Broncos’ belief in rookie tight end Albert Okwuegbunam keeps growing

Amid a crowded Broncos tight end room featuring starter Noah Fant, there’s a growing belief rookie Albert Okwuegbunam is a star-in-waiting.

Quarterback Drew Lock called him a “monster,” as did veteran tight end Nick Vannett. Entering training camp, the feeling was Okwuegbunam might be in for somewhat of a redshirt year considering Denver’s depth at the position with Fant, Vannett, Jake Butt, Troy Fumagalli and Andrew Beck. But Okwuegbunam’s consistency in practice may force him into the game plan Sept. 14 against Tennessee..

“He’s just so physically gifted,” Vannett said. “The thing with him is he’s kind of raw right now, but I don’t say that in a bad way. I say that like if he keeps building on it and keeps figuring it out, he’s going to be one of the best tight ends in the league. Just how fast he is, how built he is — I really do believe if he can figure it out, he’s going to be a scary dude in this league for years to come.”

Selected in the fourth round (No. 118 overall) of April’s draft, the hype around the 6-foot-5 Okwuegbunam was immediate considering he played with Lock for two years at Missouri. In 33 games together, the duo connected for 17 touchdowns on 72 catches, and the tight end posted 98 catches for 1,187 yards.

“All the chemistry we built up at Mizzou has translated really well,” Okwuegbunam said. “(Lock) knows what I’m good at, and I know what he likes to see from a receiving standpoint as far as routes and my demeanor when the ball’s in the air.”

Okwuegbunam beefed up throughout college to become an SEC force, and his 4.49-second 40-yard dash at the combine led all tight ends. During camp, he’s showed how that speed can translate into separation, with a number of touchdown grabs on both vertical routes and in the red zone.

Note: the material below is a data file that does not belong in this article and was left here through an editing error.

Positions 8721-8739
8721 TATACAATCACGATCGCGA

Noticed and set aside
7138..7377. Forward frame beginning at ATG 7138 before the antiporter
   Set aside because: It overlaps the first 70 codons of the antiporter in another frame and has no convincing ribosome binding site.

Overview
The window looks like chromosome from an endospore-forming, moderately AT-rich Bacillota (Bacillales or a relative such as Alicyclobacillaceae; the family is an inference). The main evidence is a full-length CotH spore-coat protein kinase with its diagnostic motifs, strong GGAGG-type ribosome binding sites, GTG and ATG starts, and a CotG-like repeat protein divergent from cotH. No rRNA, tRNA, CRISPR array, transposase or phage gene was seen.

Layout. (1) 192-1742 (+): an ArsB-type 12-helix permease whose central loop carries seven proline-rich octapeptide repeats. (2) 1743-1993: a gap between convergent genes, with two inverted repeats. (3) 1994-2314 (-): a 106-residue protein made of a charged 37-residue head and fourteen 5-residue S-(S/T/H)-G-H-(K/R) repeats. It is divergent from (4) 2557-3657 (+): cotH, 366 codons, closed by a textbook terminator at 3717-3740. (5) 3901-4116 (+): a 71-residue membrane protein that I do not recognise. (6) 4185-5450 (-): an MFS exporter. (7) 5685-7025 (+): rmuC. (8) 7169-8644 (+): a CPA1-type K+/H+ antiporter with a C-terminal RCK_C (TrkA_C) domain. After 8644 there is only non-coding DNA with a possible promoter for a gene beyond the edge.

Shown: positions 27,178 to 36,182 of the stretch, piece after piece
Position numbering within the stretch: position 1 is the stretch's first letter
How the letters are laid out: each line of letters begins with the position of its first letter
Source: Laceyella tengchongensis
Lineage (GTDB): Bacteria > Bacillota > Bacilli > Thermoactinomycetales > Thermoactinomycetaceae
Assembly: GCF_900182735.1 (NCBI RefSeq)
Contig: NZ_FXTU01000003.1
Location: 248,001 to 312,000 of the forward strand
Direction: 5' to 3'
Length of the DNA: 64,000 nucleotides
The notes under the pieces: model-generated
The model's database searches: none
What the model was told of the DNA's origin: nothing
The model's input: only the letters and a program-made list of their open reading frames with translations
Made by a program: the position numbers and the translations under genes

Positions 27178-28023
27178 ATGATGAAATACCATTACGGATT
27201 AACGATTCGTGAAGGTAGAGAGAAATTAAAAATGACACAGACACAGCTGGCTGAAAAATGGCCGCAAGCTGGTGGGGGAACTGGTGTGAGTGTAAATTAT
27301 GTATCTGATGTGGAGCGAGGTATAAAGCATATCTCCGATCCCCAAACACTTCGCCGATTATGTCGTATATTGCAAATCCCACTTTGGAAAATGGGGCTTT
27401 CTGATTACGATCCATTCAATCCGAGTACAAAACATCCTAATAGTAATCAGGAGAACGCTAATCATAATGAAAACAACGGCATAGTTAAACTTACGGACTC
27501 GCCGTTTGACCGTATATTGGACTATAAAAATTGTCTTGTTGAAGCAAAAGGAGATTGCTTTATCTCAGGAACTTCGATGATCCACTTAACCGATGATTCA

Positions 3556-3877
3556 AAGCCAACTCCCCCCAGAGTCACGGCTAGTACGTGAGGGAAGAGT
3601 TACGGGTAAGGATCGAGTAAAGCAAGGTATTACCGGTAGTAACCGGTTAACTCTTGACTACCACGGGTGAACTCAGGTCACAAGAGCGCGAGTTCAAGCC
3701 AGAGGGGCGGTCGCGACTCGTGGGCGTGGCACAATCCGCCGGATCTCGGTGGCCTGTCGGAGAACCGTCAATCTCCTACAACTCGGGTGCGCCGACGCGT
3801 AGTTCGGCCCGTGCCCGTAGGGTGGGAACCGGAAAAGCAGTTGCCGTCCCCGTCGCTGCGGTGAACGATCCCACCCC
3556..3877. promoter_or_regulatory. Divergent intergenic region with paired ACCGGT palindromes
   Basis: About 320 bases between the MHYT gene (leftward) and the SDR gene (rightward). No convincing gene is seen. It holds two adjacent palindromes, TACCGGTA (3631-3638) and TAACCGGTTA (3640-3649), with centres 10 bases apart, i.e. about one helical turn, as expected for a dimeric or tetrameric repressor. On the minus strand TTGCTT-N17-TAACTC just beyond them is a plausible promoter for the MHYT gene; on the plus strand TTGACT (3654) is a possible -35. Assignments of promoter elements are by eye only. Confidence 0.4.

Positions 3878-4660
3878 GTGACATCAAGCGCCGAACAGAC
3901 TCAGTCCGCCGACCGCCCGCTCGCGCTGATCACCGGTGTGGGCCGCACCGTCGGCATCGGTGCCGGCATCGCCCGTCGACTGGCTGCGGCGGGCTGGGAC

“I knew he could run,” tight ends coach Wade Harman said. “I wasn’t sure he could run that fast.”

That speed and play-making ability (nearly a quarter of Okwuegbunam’s college receptions went for scores) has been on display throughout camp as Lock has re-connected with his college teammate.

“Open field, he’s going to blow by you,” Lock said. “In the red zone, it’s just kind of a sneaky fast. It doesn’t look like he’s moving very quick then all of a sudden he’s two yards behind the guy or slipped underneath the guy somehow.”

Okwuegbunam’s biggest area of improvement he needs to make as a pro is his blocking.

Coach Vic Fangio noted the team needs “to find out what kind of blocker he is,” and said the tight end has made incremental progress in that regard.

“One of the biggest things with a tight end as it relates to blocking is do they want to do it,” Fangio said. “Do they have the mentality to block and be prideful in it? He’s shown that he does and he’s willing. That’s a big hurdle to get over for a lot of tight ends, especially for the ones coming out of college these days that don’t do it much.”

Okwuegbunam said he’s “really honing in on (the) technique” of run blocking during camp, and while he’s aware of the depth of the team’s tight end room, he’s aiming to still somehow make an impact this fall.

“As far as coming out and making plays, I felt like I’ve done a good job of that,” he said. “I still have improvements to make, but obviously I’d love to make an impact early, because that’s just the competitor I am. As far as that actually being done, that’s not my decision.”

If 2020 ends up being more watching than playing for Okwuegbunam, the 22-year-old said he would embrace that, too.

“Every rep in practice, I’d make sure I’m continuing to make those same strides since I’ve got here,” Okwuegbunam said. “And just (focusing) on being as mentally sound as possible… Really, it’s just about not treating my preparation any differently.”